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Expired Nyquil

DalbozDalboz Resident Puppy EaterRight behind you...Registered User regular
edited October 2009 in Help / Advice Forum
I've recently come down with the flu. I don't know if it's piggy flu, but all my symptoms are consistent with the flu regardless.

I have some Nyquil in the medicine cabinet, but the expiration date was eighteen months ago. So, the question is, is it actually safe to use or not? I don't know if this stuff actually spoils or just loses it's potency, and if I can save some money by not buying another bottle (not to mention going out and infecting everyone I cross paths with), then it would be preferred. But I don't know the truth of these expirations. The bottle has been opened from when I originally got it, if that makes a difference, and it doesn't look discolored or anything, although with Nyquil who can tell.

Dalboz on

Posts

  • Local H JayLocal H Jay Registered User regular
    edited October 2009
    you are not alone it seems
    as to whether it looses potency, uhhhhhhhhhhhh

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  • EncEnc FloridaRegistered User regular
    edited October 2009
    Medicine expiration dates usually deal just with the potency. I remember seeing on Good Morning America something along the lines that a year expired is fine so long as its a solid, 6 months for a gel tab or liquid.

    If it were me? I'd go pick up some new stuff. It's cheap enough.

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  • DarkewolfeDarkewolfe Registered User regular
    edited October 2009
    Sip on that sizzurp, sir.

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  • ChanusChanus Registered User regular
    edited October 2009
    I got a nasty cold last week and all I had was a three-year-old bottle of NyQuil... being, perhaps, less prudent than yourself I simply used it as normal (rather than questioning whether it was alright)... I'm still alive, and it worked just fine.

  • THEPAIN73THEPAIN73 Santabreaker PresentslayerRegistered User regular
    edited October 2009
    So I didn't want to make another thread after seeing this but just wanted to be sure.

    Medicine doesn't expire? Just the potency goes down?

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  • ChanusChanus Registered User regular
    edited October 2009
    Pretty much... though that's essentially the same thing.


    If what you mean to ask is "Medicine doesn't 'go bad'?" then correct (except possibly in some limited case of which I am not aware).

    In order to "go bad" you need something like a sugar or a protein that can become the playground of a bacteria. Since most medicines that include sugar also include large amounts of alcohol, you're pretty much safe.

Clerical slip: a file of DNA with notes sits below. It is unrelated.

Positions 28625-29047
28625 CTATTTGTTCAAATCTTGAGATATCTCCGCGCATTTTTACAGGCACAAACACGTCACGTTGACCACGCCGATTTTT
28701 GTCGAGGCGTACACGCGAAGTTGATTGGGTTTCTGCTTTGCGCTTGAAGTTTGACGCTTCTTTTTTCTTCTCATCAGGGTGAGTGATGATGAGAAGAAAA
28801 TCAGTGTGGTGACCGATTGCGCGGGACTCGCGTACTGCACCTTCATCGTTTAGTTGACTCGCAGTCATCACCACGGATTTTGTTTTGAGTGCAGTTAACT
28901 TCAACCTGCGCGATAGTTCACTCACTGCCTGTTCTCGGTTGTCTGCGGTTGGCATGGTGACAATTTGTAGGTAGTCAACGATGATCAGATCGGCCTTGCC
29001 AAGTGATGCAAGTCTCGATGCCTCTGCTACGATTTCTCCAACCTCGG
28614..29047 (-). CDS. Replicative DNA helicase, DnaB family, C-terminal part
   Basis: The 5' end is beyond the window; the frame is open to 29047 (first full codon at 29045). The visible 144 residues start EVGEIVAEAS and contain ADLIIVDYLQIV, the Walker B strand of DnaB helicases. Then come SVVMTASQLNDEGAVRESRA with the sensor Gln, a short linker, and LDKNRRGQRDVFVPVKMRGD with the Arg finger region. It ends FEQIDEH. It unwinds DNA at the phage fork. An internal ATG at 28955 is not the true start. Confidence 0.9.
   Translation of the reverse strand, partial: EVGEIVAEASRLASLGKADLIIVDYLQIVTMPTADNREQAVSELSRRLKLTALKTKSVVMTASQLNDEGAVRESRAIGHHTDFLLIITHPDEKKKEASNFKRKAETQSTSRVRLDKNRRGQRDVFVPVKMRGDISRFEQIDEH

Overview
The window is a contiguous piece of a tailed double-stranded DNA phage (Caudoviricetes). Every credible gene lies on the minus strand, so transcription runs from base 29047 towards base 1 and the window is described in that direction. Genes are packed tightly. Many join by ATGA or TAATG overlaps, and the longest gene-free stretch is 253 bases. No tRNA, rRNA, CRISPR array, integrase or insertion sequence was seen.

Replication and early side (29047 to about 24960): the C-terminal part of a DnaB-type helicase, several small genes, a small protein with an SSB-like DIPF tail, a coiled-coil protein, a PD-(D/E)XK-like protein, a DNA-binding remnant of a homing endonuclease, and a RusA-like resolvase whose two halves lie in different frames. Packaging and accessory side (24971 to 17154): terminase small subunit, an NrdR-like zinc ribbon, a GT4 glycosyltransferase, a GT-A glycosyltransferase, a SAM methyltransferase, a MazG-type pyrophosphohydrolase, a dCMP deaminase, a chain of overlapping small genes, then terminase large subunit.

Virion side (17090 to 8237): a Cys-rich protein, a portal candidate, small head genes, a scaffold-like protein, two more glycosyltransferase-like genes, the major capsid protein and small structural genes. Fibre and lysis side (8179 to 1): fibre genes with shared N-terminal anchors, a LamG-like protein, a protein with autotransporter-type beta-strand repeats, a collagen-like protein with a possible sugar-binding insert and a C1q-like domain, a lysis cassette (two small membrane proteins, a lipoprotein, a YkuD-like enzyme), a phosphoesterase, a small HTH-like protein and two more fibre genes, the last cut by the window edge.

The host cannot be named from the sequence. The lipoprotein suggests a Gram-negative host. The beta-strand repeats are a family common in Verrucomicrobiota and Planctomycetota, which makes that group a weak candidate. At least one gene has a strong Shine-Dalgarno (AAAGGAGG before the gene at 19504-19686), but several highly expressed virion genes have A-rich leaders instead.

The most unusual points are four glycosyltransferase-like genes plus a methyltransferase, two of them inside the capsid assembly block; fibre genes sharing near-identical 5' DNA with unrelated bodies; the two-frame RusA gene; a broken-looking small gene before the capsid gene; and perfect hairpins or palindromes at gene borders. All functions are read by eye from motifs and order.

• FatsFats Registered User regular
    edited October 2009
    Chanus wrote: »
    If what you mean to ask is "Medicine doesn't 'go bad'?" then correct (except possibly in some limited case of which I am not aware).

    The limited case is antibiotics (tetracyclines in particular, but there are others). They don't "go bad" in the food sense, they just break down into poisonous compounds.

  • streeverstreever Registered User regular
    edited October 2009
    They tested it on soldiers & found that medicine is still highly effective after it's expiration date--

  • ThanatosThanatos Registered User regular
    edited October 2009
    streever wrote: »
    They tested it on soldiers & found that medicine is still highly effective after it's expiration date--
    Yeah, like, well after its expiration date. Like, years after its expiration date. Though, as far as I know, that was with pills, not liquids.

  • ChanusChanus Registered User regular
    edited October 2009
    Fats wrote: »
    Chanus wrote: »
    If what you mean to ask is "Medicine doesn't 'go bad'?" then correct (except possibly in some limited case of which I am not aware).

    The limited case is antibiotics (tetracyclines in particular, but there are others). They don't "go bad" in the food sense, they just break down into poisonous compounds.

    That makes sense... I had a feeling there was something I was forgetting: thus the caveat.

  • PeregrineFalconPeregrineFalcon Registered User regular
    edited October 2009
    Thanatos wrote: »
    streever wrote: »
    They tested it on soldiers & found that medicine is still highly effective after it's expiration date--
    Yeah, like, well after its expiration date. Like, years after its expiration date. Though, as far as I know, that was with pills, not liquids.

    Pretty sure it was painkillers they were testing with in the Army cases, and they were dosing them with 15-20-year expired pills. Still worked.

    Generally the rule of thumb I go by is that if it's treating something closer to a symptom - a headache, sinus congestion, nausea, sore throat - it will still be effective, just less effective. Basically, if it being less than "Super Effective" would just result in a smidgen of annoyance and needing to re-dose, go for it.

    If you're treating a cause - infection, diabetes, allergic reaction requiring epinepherine - don't fuck around with expiry dates. Failing to properly or completely treat something in this case could have medical repercussions.